By Jack Toomey
Residents of Kentlands and adjoining neighborhoods are still on edge after the recent rat poisoning scare. It is very possible that small remnants of the blocks of poison are still around and available to both wild and domestic animals.
The American Society for the Prevention of Cruelty to Animals (ASPCA) says that there is no antidote or truly effective treatment for bromethalin, which is the active ingredient in many rodent poisons. In fact, some veterinarians are reluctant to treat cases involving this poison.
The ASPCA Animal Poison Control Center (APCC) recommends starting decontamination procedures for dogs exposed to 0.1 mg/kg and 0.05 mg/kg in cats. It is not likely that central nervous system signs will be seen at these doses, but since there is no antidote for bromethalin, and sometimes pets ingest more bait than owners realize, it is better to err on the side of caution.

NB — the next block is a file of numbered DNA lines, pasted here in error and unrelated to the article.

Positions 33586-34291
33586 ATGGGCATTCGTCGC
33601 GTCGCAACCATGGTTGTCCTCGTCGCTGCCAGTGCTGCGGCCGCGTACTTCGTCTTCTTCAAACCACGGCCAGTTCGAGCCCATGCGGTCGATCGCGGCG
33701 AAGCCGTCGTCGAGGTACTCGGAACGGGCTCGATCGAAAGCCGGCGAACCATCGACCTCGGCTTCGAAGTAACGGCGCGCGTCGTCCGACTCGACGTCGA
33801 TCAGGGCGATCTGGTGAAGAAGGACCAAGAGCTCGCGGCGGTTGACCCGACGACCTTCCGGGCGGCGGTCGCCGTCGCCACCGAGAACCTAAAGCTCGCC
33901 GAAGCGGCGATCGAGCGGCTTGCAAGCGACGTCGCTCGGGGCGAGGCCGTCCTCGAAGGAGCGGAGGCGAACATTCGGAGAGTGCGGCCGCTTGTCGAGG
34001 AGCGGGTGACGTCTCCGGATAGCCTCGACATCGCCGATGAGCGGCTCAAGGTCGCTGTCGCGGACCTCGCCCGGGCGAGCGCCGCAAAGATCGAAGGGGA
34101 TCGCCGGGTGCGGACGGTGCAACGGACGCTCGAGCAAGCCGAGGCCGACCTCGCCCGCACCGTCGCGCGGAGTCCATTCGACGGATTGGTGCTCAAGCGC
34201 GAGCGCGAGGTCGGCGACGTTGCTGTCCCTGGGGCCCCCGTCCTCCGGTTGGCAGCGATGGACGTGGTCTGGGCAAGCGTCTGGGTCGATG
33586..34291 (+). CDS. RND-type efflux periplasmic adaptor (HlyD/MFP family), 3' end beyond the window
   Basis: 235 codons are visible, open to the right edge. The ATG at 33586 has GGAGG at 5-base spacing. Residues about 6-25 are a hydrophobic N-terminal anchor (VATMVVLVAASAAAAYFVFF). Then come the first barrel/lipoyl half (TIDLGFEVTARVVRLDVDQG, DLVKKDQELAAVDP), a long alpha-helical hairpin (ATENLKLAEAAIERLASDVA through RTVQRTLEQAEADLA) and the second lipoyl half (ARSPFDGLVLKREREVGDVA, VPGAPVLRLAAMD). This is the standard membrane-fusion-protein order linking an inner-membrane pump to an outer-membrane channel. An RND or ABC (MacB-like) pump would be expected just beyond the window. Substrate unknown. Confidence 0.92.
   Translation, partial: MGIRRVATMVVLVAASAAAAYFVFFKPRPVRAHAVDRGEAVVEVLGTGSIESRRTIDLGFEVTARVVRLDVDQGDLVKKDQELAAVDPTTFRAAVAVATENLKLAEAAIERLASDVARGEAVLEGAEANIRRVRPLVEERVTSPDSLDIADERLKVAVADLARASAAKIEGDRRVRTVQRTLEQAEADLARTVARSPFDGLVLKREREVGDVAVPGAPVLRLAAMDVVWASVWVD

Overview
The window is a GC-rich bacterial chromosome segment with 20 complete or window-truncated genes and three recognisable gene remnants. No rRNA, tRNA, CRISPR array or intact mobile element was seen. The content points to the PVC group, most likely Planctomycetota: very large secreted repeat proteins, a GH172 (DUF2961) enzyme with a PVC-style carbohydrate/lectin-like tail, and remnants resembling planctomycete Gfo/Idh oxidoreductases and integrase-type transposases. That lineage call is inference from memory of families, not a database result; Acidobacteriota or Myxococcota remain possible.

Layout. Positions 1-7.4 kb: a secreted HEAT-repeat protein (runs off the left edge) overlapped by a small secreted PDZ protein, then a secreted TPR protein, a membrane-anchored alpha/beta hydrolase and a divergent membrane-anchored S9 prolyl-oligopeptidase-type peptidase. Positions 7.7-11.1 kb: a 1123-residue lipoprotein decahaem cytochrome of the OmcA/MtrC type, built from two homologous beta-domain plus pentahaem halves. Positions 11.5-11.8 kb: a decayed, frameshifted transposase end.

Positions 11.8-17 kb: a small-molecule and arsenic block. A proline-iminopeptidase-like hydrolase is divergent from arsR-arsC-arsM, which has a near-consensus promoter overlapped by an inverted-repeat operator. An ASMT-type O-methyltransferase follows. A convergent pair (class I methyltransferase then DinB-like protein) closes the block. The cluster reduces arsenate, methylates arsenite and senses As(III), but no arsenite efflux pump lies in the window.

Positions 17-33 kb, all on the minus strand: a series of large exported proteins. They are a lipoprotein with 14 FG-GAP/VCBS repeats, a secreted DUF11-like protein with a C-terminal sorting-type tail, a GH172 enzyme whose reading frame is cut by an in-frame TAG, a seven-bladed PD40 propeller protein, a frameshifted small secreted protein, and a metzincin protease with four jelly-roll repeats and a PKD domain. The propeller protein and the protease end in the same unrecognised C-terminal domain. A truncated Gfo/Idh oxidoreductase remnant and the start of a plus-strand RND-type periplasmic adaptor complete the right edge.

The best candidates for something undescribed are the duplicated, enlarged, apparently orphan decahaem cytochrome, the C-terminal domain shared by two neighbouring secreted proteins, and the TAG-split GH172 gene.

To give you an idea of what a 0.1 mg/kg dose in a dog might look like, a 30-pound dog would have to ingest a half-ounce, or a 60-pound dog one ounce. Most bait blocks tend to weigh one half to one ounce, but there are blocks that weigh up to four ounces.
Most owners know that rat and mouse bait should not be ingested by their pets, so they rush them to the veterinarian. Also, fortunately, most baits have a delay in onset of symptoms. This means that may pets ingesting the poison have a good chance of survival. Even if your pet develops signs of bromethalin exposure, remember that not all cases are fatal. Some lower doses of bromethalin can cause symptoms like ataxia, lethargy and hind limb weakness that may eventually resolve.
So, when do you worry about the signs potentially being lethal? High doses, rapid onset of signs, signs that are progressive, or initial signs that are severe (tremors, seizures) are all poor prognostic factors. That’s why it’s important to get your pet to a veterinarian right away. Make a list of vets now, especially those who will accept emergency cases after hours.